The Ponoka Piston Poppers began as a car club back in the 50s and did all the typical car club things like building cool street rods and socializing.

The 1970s saw a renewed interest in classic street rods, so the new version of the Piston Poppers resurfaced with an event called the Hog Root and Rod Run. The Ponoka guys wanted to host an event rather than be on the road for other car club events.

The event was born in 1979 when the local guys decided to host a social event featuring a pig roast in a pit—that’s where the Hog Root name was born. They moved around to a few venues, but some of the guys didn’t want to drive down a gravel road.

They contacted the people who ran the Ponoka (Alberta, Canada) Stampede grounds and made that their permanent home for many years. They had to build a pig roaster because the Stampede people didn’t want barbeque pits on their grounds.

The Ponoka Stampede venue worked until 2020 when the Covid plague disrupted life across the globe.

The Piston Poppers moved to the Calamut Curling Rink east of town and made it their new permanent home. It’s Ground Zero for the Hog Root and Rod Run now.

These are hardcore car guys, and they have a lot of blood in the game with their builds. They invite other clubs to join them in this 45-year tradition and it’s more of a social event than a car show because there is no competition for trophies—it’s just a pure social event.

I found a 1967 GTX on steroids at this event.

It was one of those cars that shouldn’t have been saved but was—now it’s a complete monster. Look for the story in late 2024 on MyStar.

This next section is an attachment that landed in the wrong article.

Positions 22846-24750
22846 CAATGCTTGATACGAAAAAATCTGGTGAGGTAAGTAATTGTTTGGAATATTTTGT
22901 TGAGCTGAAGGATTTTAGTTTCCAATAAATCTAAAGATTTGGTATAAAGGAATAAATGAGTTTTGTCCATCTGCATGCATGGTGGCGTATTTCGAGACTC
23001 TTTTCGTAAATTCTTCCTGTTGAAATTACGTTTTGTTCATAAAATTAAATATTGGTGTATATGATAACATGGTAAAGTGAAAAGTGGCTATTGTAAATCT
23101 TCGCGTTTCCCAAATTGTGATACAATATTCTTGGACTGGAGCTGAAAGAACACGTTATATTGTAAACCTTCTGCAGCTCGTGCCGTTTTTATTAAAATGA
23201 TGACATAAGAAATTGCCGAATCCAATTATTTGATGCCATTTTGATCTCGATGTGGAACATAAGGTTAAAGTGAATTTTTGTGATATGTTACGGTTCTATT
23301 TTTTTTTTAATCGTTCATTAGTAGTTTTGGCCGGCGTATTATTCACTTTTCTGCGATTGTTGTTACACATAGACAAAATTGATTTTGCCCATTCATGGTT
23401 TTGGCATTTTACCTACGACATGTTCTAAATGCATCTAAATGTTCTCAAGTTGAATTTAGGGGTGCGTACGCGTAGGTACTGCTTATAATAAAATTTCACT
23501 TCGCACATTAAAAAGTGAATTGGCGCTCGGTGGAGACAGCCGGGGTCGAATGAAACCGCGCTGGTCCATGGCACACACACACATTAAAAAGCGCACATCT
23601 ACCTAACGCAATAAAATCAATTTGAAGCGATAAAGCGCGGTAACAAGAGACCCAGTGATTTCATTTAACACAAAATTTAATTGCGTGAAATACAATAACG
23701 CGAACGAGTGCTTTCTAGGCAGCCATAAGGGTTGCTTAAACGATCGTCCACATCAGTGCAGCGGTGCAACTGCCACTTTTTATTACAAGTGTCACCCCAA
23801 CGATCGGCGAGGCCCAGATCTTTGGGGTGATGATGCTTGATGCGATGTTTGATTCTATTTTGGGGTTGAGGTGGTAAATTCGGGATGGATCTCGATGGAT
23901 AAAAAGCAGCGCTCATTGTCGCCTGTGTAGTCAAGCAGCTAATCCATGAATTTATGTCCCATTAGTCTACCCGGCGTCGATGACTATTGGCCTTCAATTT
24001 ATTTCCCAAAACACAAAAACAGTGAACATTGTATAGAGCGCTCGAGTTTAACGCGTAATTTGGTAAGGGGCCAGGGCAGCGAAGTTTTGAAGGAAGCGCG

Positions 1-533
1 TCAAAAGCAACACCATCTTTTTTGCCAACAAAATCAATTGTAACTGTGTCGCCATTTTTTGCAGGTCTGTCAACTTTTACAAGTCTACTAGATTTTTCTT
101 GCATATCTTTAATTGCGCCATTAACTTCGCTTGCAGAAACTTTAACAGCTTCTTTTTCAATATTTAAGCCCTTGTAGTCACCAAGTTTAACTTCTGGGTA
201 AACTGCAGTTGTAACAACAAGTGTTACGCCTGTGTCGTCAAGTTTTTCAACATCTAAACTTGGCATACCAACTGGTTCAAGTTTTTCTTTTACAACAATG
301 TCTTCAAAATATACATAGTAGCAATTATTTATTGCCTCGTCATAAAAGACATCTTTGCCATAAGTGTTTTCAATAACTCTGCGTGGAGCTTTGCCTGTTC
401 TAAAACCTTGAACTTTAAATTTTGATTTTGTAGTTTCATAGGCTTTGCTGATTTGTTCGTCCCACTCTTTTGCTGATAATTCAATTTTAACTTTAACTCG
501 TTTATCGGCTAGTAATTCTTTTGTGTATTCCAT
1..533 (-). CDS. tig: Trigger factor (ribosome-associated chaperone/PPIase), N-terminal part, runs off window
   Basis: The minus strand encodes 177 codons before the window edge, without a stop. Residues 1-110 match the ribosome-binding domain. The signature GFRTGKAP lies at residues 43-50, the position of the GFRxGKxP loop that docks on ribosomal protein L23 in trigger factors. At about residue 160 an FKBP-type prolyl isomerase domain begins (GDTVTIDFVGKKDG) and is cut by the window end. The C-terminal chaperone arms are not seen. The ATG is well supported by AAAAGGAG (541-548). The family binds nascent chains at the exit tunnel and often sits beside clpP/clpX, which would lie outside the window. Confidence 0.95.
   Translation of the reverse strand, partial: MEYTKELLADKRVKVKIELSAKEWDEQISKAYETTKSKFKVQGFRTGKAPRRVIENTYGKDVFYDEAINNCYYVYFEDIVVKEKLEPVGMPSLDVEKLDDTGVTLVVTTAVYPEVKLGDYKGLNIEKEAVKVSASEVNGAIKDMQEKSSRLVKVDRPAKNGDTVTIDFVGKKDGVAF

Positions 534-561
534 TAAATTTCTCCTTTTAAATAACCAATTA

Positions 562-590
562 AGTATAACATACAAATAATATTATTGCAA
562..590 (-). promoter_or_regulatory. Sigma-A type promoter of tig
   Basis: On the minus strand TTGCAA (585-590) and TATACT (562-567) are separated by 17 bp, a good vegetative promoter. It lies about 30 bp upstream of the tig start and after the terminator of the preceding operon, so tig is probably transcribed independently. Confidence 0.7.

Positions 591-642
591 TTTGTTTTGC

Jim found a ’46 Ford at this event.

This is a fully functional trailer hauler, and it was built in record time. They wanted to build a driver and it worked out completely because this Ford is a working driver now.

Jim found another Ford street rod—this one was a ’38.

This was a built-not bought classic and he drives the wheels off it. Their cars have to be functional, so even though this Ford looks cool, it’s built for the real world on real roads.

That’s what make these guys tick. The Piston Poppers—and their buddies don’t build trailer queens—if you ask them, they’ll all say the same thing. What’s the point?

This club evolved from a group of guys who didn’t even own trailers—let alone put cars in them. They worked on cars outside in the winter—and drove them in the winter. That’s the kind of legacy 50s car clubs left and that’s why the Ponoka Piston Poppers Hog Root and Rod Run is such a cool event.

By: Jerry Sutherland

Jerry Sutherland is a veteran automotive writer with a primary focus on the collector car hobby. His work has been published in many outlets and publications, including the National Post, Calgary Herald, Edmonton Journal, Ottawa Citizen, Montreal Gazette, Saskatoon StarPhoenix, Regina Leader-Post,  Vancouver Sun and The Truth About Cars. He is also a regular contributor to Auto Roundup Publications.